April 13, 2016
China’s recently released 13th Five-Year Plan (FYP) includes ambitious economic targets aimed to significantly reducing carbon emissions. These goals include increasing the nationwide use of non-fossil fuels by 15 percent, decreasing energy consumption per unit of GDP by 15 percent, and cutting PM2.5 levels by 18 percent, while continuing to advocate for existing national initiatives such as a new carbon trading platform and green tax. As China strives to address its environmental conditions in the midst of rising energy consumption, US companies have an opportunity to invest in and develop innovative technology within the sector. However, these opportunities are limited by inconsistent market standards and incentives.
US-China bilateral clean energy relations
Since Presidents Barack Obama and Xi Jinping jointly announced in 2014 ambitious plans to halt the growth of carbon emissions by 2030, US-China energy cooperation has remained a consistent item on the bilateral agenda. Speaking at a roundtable of USCBC members during a trip to China in March, US Secretary of Energy Moniz expressed optimism about the potential for the two countries to achieve new energy standards. This included advocacy for the China Clean Energy Research Center (CERC), in which he encouraged US company participation. CERC has received notable support from the Chinese, signifying China’s interest in clean energy diplomacy and development.
During their most recent bilateral meeting at the end of March, Xi and Obama announced plans to sign the Paris Agreement on Earth Day, April 22—a step toward fulfilling commitments made in France this past fall. Further, Obama and Xi have conveyed the importance of supporting strong climate and clean energy outcomes when they meet again this fall for the G20 Summit in Hangzhou, China. Seeking to capitalize on the momentum, the two countries will continue their bilateral cooperation through the US-China Climate Change Working Group later this month and advocate opportunities for industry involvement within clean energy development. The bilateral investment treaty—which is still being negotiated—could also offer new opportunities for US company investment in Chinese clean energy, if it concludes.
Opportunities for industry investment in clean energy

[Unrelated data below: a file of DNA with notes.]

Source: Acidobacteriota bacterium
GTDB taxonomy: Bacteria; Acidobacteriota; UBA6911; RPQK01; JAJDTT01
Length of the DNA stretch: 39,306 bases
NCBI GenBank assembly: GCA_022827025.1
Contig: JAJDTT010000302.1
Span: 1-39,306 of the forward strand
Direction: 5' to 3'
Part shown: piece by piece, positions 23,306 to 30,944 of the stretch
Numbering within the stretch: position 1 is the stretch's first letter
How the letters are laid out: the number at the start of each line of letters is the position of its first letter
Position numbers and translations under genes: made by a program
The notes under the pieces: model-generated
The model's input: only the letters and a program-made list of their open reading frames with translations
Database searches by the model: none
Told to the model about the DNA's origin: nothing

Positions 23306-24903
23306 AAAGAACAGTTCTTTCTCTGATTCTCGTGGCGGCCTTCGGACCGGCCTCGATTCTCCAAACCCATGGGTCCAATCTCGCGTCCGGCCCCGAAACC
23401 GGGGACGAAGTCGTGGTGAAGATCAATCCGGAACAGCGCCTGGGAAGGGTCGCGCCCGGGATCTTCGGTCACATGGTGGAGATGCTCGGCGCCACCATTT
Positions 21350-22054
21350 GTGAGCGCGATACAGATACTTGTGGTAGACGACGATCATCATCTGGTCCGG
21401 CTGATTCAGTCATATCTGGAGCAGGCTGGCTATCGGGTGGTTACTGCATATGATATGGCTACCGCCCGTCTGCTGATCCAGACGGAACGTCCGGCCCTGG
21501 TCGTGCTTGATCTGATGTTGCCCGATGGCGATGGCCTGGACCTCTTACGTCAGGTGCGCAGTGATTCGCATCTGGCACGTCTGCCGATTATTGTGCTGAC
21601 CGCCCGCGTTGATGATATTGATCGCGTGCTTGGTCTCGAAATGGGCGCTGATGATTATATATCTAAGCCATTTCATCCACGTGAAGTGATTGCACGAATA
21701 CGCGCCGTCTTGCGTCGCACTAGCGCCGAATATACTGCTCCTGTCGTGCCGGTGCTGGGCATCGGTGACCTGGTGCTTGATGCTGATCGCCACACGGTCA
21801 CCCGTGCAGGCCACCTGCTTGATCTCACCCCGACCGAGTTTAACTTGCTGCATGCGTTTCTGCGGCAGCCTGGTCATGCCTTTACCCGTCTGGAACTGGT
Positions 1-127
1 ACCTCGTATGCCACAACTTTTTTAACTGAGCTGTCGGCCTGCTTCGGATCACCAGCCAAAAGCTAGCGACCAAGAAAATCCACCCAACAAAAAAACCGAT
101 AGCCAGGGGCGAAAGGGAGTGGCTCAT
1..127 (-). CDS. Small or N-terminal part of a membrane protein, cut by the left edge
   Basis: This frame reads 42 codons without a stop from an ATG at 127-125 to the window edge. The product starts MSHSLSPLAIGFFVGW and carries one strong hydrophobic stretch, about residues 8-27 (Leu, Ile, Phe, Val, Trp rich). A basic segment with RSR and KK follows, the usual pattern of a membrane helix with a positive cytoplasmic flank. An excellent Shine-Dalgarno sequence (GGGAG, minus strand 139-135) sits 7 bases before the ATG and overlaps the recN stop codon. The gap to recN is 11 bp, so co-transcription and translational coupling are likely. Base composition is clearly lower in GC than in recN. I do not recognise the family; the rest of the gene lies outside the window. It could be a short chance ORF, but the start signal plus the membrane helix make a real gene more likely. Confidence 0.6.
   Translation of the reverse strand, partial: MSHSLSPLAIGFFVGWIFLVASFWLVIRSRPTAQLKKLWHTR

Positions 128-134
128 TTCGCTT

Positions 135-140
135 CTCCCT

As China races to expand its clean energy sector, policymakers are promoting innovation and investment in advanced technologies, which will involve new pilot and demonstration projects. This expansion will continue to offer joint venture opportunities for US and Chinese partners in energy efficient buildings and electric vehicles, as well as in renewable energy development in the wind, solar, biomass, hydro, and waste-to-energy sectors.
Despite growing clean energy capacity and declining coal consumption, there may be some opportunities in the traditional energy sector as well. The FYP indicated the continued importance of coal, oil, and gas, which make up a significant portion of China’s overall energy supply and will continue to increase with national demands. Striving to accompany clean energy development with better fossil fuel efficiency, China will seek to integrate new technologies that improve energy processing. One USCBC member reports its leading edge coal burning technology has been competitive in the Chinese market. Companies producing innovative clean technologies for the fossil fuel market may also find opportunities in this space.
Current limitations to market entry and investment
While there may be new prospects for future US industry engagement China’s energy sector, there are also structural shortcomings.
Foreign industry has noted inconsistent Chinese government ministry standards for many clean energy technologies. For example, the Ministry of Industry and Information Technology (MIIT) regulates fuel economy for vehicles, while the Ministry of Environmental Protection (MEP) regulates vehicle emissions. These two related areas are often governed by one regulator in other markets, but MIIT and MEP do not always develop or implement policies in tandem.
Several USCBC members have commented that this lack of coordination has presented additional challenges for foreign companies navigating the regulatory environment. Whereas the EPA governs and implements these policies on its own in the US, policies in China are often coordinated by multiple ministries, making it harder for companies to anticipate finalized regulations and have enough lead time to plan accordingly. This uncertainty creates complexity for companies seeking to invest in truly innovative energy efficient technologies. Some would say that inconsistent implementation has brought about significant obstacles for innovation in the Chinese market. These regulatory challenges have also affected companies in a variety of areas, including spare equipment sales, market entry for certain products, technology licensing, and researcher recruitment. Moreover, despite government calls for increased use of clean energy, companies are concerned about declining demand for renewable energy technology and equipment because of limitations in energy grid infrastructure.
What to expect
An emphasis on reduced emissions and increased clean energy development in the FYP may require China to improve regulatory standard consistency. However, as China strives to address climate change and environmental problems through energy efficiency, companies should continue to look for advanced technology investment opportunities in both clean and traditional energy efficiency sectors.